1. Hanno PM, Landis JR, Mathews-Cook Y, et al. Lessons learned from the National Institutes of Health interstitial cystitis database. J Urol 1999;161(2):553-557.
  2. Theoharides TC. The mast cells: a neuro-immuno-endocrine master player. Int J Tissue React 1996;18(1):1-21.
  3. Butrick CW. Underlying Neuropathology of Interstitial Cystitis. The Female Patient May 2002 Supplement issue.
  4. Parsons CL, Dell J, Bullen M, et al. Increased prevalence of interstitial cystitis in urologic patients and gynecologic pelvic pain patients as determined using a new symptom questionnaire. J Urol 2002;167 (4 Suppl):65.
  5. Nigro DA, Wein AJ, Foy M, et al. Associations among cystoscopic and urodynamic findings for women enrolled in the Interstitial Cystitis Data Base (ICDB) Study. Urology 1997;49(5A Suppl):86-92.
  6. Byrne DS, Sedor JF, Estojak J, et al. The urinary glycoprotien GP51 as a clinical marker for interstitial cystitis. J Urol 1999;161(6):1786-1790.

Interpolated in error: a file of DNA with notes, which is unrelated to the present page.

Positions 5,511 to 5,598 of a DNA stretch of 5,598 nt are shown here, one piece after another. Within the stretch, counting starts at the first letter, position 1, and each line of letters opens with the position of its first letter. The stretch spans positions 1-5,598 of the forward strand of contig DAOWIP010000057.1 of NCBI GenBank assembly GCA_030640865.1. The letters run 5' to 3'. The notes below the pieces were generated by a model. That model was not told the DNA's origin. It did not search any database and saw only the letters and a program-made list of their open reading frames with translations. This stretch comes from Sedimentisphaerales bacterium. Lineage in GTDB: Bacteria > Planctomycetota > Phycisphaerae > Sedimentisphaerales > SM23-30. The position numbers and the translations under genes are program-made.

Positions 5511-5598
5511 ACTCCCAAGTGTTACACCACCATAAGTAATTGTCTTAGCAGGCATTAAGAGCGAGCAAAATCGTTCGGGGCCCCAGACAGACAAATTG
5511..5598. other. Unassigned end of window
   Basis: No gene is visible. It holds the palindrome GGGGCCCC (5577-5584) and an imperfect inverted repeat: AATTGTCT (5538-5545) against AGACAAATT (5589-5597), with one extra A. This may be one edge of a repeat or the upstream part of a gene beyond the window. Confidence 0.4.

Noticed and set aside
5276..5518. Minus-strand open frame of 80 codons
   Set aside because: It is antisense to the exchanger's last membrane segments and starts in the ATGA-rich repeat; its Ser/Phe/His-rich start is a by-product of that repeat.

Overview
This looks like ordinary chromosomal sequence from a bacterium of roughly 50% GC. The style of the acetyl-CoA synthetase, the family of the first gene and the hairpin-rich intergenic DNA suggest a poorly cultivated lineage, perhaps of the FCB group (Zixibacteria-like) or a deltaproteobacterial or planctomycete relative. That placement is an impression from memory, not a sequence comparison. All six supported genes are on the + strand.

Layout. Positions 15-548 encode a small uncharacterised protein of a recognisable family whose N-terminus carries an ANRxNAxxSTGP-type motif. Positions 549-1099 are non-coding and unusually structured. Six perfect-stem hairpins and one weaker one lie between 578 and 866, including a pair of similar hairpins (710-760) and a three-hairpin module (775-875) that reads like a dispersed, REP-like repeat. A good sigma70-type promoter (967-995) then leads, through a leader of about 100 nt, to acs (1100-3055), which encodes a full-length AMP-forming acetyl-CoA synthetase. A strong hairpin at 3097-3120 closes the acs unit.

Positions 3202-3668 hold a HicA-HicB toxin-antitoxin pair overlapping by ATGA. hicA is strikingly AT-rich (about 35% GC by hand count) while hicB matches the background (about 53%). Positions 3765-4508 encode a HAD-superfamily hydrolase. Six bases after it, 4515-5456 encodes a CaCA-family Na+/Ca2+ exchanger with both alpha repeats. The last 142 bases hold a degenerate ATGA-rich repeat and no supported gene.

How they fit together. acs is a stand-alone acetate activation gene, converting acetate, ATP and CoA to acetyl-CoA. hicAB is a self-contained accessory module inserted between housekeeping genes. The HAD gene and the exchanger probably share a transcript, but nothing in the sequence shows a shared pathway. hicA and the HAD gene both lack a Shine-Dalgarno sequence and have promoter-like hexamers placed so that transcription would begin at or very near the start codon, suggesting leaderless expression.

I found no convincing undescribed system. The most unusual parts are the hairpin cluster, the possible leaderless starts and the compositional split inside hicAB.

7. Nickel JC, Barkin J, Forrest J, et al. Randomized, double-blinded, dose-ranging study of Pentosan polysulfate sodium for interstitial cystitis [abstract]. J Urol 2001;165(5 Suppl):67.
  8. Welk BK, Teichman JM. Dyspareunia response in patients with interstitial cystitis with intravesical lidocaine, bicarbonate, and heparin. Urology 2008;71:67-70
  9. Parson CL. Successful down-regulation of bladder sensory nerves with combination of heparin and alkalinized lidocaine in patients with interstitial cystitis. Urology 2005;65:45-48
  10. Ottem DP, Teichman JM. What is the value of cystoscopy with hydrodistention for interstitial cystitis? Urology 2005;66:494-499

Published: 9 February 2009